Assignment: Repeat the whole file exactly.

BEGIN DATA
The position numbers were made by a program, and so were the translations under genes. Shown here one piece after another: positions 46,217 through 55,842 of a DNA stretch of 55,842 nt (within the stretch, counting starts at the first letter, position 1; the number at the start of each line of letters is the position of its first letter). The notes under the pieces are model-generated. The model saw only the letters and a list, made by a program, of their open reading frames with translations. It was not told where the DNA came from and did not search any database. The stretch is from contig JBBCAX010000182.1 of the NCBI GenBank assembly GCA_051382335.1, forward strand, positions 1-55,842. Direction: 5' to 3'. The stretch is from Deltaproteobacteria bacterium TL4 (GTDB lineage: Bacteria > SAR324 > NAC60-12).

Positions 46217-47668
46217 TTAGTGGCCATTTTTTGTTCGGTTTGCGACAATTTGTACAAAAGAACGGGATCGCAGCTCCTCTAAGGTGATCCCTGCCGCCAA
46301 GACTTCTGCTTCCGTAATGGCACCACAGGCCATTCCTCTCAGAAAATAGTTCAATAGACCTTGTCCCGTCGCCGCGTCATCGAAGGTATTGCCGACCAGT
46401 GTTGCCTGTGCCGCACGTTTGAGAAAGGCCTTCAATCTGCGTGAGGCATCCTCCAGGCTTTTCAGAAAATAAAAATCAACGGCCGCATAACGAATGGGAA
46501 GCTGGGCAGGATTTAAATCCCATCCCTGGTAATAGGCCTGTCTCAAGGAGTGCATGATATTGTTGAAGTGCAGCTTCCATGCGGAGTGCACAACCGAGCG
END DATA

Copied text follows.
The position numbers were made by a program, and so were the translations under genes. Shown here one piece after another: positions 46,217 through 55,842 of a DNA stretch of 55,842 nt (within the stretch, counting starts at the first letter, position 1; the number at the start of each line of letters is the position of its first letter). The notes under the pieces are model-generated. The model saw only the letters and a list, made by a program, of their open reading frames with translations. It was not told where the DNA came from and did not search any database. The stretch is from contig JBBCAX010000182.1 of the NCBI GenBank assembly GCA_051382335.1, forward strand, positions 1-55,842. Direction: 5' to 3'. The stretch is from Deltaproteobacteria bacterium TL4 (GTDB lineage: Bacteria > SAR324 > NAC60-12).

Positions 46217-47668
46217 TTAGTGGCCATTTTTTGTTCGGTTTGCGACAATTTGTACAAAAGAACGGGATCGCAGCTCCTCTAAGGTGATCCCTGCCGCCAA
46301 GACTTCTGCTTCCGTAATGGCACCACAGGCCATTCCTCTCAGAAAATAGTTCAATAGACCTTGTCCCGTCGCCGCGTCATCGAAGGTATTGCCGACCAGT
46401 GTTGCCTGTGCCGCACGTTTGAGAAAGGCCTTCAATCTGCGTGAGGCATCCTCCAGGCTTTTCAGAAAATAAAAATCAACGGCCGCATAACGAATGGGAA
46501 GCTGGGCAGGATTTAAATCCCATCCCTGGTAATAGGCCTGTCTCAAGGAGTGCATGATATTGTTGAAGTGCAGCTTCCATGCGGAGTGCACAACCGAGCG